The many faces of flood protection
Flood damage is no exceptional case at Weltenburg Abbey as the recent flood some weeks ago has shown. According to Spiegel Online the flood in June could have been the most expensive natural catastrophe in German history. The insurance group Munich Re estimates the total damage suffered in Europe at more than twelve billion Euros. The flood destroyed not only individual houses and complete streets of houses but also public utilities, such as pumping stations, sewage treatment plants, water catchment and water distribution plants. HUBER offers most reliable flood-proof manhole covers and doors to protect all these important facilities. The use of these products prevents the breakdown of important supply and disposal facilities for the protection of the population and avoids expensive cleaning up work.
No damage in Weltenburg
The continuous rainfall in June this year led to a critical rise of the water level in the Danube Gorge at the "Weltenburg Narrows". But this time the Abbey was well prepared for the flood. Firemen and volunteers had installed the 55 mobile flood protection elements as a preventive measure. The flood level reached its top of 7.15 m on June 4, 2013.
The installation time was very short thanks to the low weight of the individual elements. The elements are made of combined materials, namely aluminium and stainless steel. Even the biggest elements have therefore a weight of not more than 60 kg and can easily be placed in position by two persons (normally firemen). It turned out that it is absolutely uncomplicated and manageable for everyone to handle the elements. Thread rods were used to attach the elements to the window grates from inside. A round rod or screw driver served as pretensioning tools. When the flood water would rise up to the protection elements the water pressure would even increase the tightness of the elements as the sealing would be forced against the masonry walls. The firemen had received several training courses and exercised the installation of the elements several times before.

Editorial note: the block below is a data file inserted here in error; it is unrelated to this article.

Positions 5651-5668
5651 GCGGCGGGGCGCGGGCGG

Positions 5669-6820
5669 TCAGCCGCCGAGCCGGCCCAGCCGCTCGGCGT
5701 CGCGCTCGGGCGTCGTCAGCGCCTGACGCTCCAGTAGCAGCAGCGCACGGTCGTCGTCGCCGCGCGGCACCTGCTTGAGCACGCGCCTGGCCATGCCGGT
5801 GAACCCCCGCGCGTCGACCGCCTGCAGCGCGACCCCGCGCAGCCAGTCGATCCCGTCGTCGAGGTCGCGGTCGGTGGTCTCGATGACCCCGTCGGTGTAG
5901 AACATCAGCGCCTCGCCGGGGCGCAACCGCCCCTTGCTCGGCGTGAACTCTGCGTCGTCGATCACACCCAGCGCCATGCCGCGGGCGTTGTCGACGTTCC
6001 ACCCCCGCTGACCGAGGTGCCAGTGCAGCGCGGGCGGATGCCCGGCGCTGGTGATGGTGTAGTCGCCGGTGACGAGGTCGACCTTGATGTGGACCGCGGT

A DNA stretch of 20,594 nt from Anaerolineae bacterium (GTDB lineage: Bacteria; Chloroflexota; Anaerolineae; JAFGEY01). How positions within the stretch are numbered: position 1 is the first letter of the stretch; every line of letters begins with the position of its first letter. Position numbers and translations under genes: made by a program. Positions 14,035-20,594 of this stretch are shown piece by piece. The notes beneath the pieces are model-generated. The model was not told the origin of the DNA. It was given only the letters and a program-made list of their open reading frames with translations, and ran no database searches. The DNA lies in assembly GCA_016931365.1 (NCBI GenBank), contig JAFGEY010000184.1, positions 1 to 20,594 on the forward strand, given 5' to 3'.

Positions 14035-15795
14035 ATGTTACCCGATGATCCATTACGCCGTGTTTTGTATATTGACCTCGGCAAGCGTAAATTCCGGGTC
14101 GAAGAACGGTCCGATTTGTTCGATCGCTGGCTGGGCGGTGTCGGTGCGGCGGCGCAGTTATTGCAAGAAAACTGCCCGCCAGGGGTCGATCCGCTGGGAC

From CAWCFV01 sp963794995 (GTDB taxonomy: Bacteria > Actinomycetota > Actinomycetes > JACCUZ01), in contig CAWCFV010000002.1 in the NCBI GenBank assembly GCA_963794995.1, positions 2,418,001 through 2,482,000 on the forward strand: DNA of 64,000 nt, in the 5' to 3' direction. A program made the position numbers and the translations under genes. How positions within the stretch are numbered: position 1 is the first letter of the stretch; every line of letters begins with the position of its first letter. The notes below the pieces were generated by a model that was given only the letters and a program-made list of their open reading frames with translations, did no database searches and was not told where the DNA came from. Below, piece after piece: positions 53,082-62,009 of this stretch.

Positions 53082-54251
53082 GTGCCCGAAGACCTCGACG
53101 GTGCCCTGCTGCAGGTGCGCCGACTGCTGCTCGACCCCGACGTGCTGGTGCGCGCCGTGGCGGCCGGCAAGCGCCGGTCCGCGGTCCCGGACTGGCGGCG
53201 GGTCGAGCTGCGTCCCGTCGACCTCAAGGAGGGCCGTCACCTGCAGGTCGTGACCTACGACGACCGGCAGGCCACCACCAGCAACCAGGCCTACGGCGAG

Maximised efficiency of flood protection systems
Water finds its path everywhere. Protection concepts must consider the rain water from above, rising levels in rivers and lakes but also the rising groundwater level.
Dykes, walls, retention tanks, mobile solutions and impounding reservoirs are other elements of flood protection systems. The HUBER product range for successful flood protection comprises far more solutions than those installed at Weltenburg Abbey. We develop overall concepts to meet the requirements of each individual project. Our concepts are characterised by economic efficiency and high quality. The main focus for all applications is on the ideal price performance ratio. Other important criteria are absolutely no maintenance requirements and the reliable protection from wilful vandalism.
Special structures need special solutions
For Weltenburg Abbey we manufactured four different types of protection elements for the differently high windows and marked them with big coloured signs. The elements are stored on stanchions. The storage system has been determined together with the fire brigade and the architecture office. These and other measures, such as underground sealing and stop log elements on the entrance gates, will in the future prevent the Abbey from serious damage caused by flood water and preserve this unique historical ensemble for the generations to come.
When we developed the flood protection solution for Weltenburg we had to keep in mind not to change anything on the facades of the listed heritage buildings. The facade itself consists of plaster which is not so plane and smooth. The sills and one jamb around the windows are made of natural stone and show tolerances of 25 to 30 mm. These tolerances could only be equalised by covering the whole window including the sill and the jamb. Due to our long experience in the manufacture of pressure doors and flood-proof doors tightness was no unsolvable problem for us. We had our prototype tested by the University of the Federal Armed Forces in Munich and they confirmed the absolute tightness of the core.